America, your laws do not concern me…

Yuchun “Bruce” Mao, 39, a citizen of the People’s Republic of China, was indicted on one count of conspiracy to commit commodities fraud, two counts of commodities fraud and two counts of spoofing.  Kamaldeep Gandhi, 36, of Chicago, was charged by criminal information with two counts of conspiracy to engage in wire fraud, commodities fraud and spoofing.  Krishna Mohan, 33, of New York, New York, was charged by criminal information with one count of conspiracy to engage in wire fraud, commodities fraud, and spoofing.


A US tech company promised its H-1B workers $8,000 a month but paid them $800

On May 02, the US Department of Labor said it had found Cloudwick Technologies, a California-based IT services company, guilty of severely underpaying its workers hired on the long-term H-1B visas. The verdict was announced after a month-long investigation by the labour department’s Wage and Hour Division (WHD).

“WHD investigators found that the company paid impacted employees well below the wage levels required under the H-1B program based on job skill level, and also made illegal deductions from workers’ salaries,” the labour department said in a press release. “…some of the H-1B employees that Cloudwick brought from India with promised salaries of up to $8,300 (Rs5.5 lakhs) per month instead received as little as $800 net per month.”


USCIS Helps Secure Conviction in Albany County Visa Fraud Case

ALBANY, N.Y. –U.S. Citizenship and Immigration Services (USCIS) assisted in the investigation that led to a successful jury vote on Wednesday to convict Dalia Lita, age 55, of Latham, N.Y.; Elina Rahman, age 45 of Watervliet, N.Y.; and Lubna Rahman age 45, of Watervliet, of conspiracy to commit visa fraud by submitting false information to the U.S. government in order to obtain immigrant visas.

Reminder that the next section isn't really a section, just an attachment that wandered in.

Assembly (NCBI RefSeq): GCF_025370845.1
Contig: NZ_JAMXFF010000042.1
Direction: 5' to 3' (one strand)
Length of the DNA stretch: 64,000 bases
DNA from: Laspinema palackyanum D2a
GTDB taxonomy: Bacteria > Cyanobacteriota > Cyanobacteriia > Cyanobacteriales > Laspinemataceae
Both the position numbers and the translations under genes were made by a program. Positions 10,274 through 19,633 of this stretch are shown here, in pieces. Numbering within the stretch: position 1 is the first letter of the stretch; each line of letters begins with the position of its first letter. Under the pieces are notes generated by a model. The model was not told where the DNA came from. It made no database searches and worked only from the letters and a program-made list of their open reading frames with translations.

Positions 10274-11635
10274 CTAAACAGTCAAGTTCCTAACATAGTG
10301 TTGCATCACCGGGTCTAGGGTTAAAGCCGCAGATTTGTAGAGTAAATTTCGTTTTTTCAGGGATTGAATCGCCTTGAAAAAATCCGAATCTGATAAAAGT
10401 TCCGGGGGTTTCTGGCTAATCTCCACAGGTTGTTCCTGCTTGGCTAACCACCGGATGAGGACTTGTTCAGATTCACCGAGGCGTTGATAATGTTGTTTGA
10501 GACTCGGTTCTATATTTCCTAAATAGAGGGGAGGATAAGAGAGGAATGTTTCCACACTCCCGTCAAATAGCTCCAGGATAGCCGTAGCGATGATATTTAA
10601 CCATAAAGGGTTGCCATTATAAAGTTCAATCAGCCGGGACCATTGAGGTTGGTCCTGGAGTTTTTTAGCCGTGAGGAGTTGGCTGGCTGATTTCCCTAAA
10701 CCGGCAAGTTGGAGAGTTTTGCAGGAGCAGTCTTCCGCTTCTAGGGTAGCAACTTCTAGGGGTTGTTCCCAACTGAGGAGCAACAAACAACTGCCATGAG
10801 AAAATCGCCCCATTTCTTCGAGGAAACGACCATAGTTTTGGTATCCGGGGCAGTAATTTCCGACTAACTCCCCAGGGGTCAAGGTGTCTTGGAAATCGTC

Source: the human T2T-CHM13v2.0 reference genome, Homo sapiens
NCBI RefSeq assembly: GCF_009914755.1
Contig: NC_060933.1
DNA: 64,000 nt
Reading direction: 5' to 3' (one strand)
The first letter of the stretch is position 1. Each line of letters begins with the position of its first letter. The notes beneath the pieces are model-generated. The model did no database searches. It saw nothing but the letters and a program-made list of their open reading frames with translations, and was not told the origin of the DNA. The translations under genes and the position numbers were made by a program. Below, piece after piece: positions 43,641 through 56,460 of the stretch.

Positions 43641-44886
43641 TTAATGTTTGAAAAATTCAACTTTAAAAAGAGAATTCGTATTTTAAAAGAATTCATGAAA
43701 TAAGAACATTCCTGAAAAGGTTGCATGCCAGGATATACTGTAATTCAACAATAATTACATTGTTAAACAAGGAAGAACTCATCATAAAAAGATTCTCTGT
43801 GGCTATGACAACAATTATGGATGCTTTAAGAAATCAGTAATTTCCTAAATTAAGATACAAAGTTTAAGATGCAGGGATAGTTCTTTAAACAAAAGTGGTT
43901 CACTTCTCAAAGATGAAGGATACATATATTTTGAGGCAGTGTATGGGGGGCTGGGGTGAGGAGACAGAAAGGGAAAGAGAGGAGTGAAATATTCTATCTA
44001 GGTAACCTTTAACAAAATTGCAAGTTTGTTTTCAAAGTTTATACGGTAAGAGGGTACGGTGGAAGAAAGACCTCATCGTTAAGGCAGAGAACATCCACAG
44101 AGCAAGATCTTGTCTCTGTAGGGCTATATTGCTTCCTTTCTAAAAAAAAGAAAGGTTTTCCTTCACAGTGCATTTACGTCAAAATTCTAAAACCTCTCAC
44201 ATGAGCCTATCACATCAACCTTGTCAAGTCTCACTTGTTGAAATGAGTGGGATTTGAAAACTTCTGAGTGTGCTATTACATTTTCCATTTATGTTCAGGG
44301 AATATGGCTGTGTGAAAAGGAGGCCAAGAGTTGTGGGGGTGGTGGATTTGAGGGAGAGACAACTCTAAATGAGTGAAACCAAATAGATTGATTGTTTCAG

The announcement was made by U.S. Attorney Grant C. Jaquith, and Kevin M. Kelly, Special Agent in Charge of the Buffalo Field Office of Homeland Security Investigations (HSI), Immigration and Customs Enforcement (ICE).

USCIS Fraud Detection and National Security officers in Albany assisted ICE special investigators by confirming and identifying fraud in these cases. USCIS officers also researched and reviewed files and prepared immigration timeline reports for the investigation.

Evidence presented during the 3-day trial established that in 2001, Lita filed petitions for her sisters Elina and Lubna with USCIS, knowing that those petitions contained false statements meant to conceal their true identities and prior, illegal residence in the U.S.  In addition, as part of the criminal conspiracy, Elina and Lubna Rahman filed applications for family-based immigrant visas in 2012, knowing that the applications also contained the same false statements.  Based on the false information the sisters provided, Elina Rahman and Lubna Rahman were issued immigrant visas when they were otherwise ineligible to enter the U.S.

Each of the sisters faces up to 5 years in prison, a maximum $250,000 fine, and a term of post-imprisonment supervised release of up to 3 years when they are sentenced on Jan. 14, 2019 by Senior U.S. District Judge Thomas J. McAvoy.  A defendant’s sentence is imposed by a judge based on the particular statute the defendant was charged with violating, the U.S. Sentencing Guidelines, and other factors.

This case was investigated by HSI and prosecuted by Special Assistant U.S. Attorney Jason W. White.

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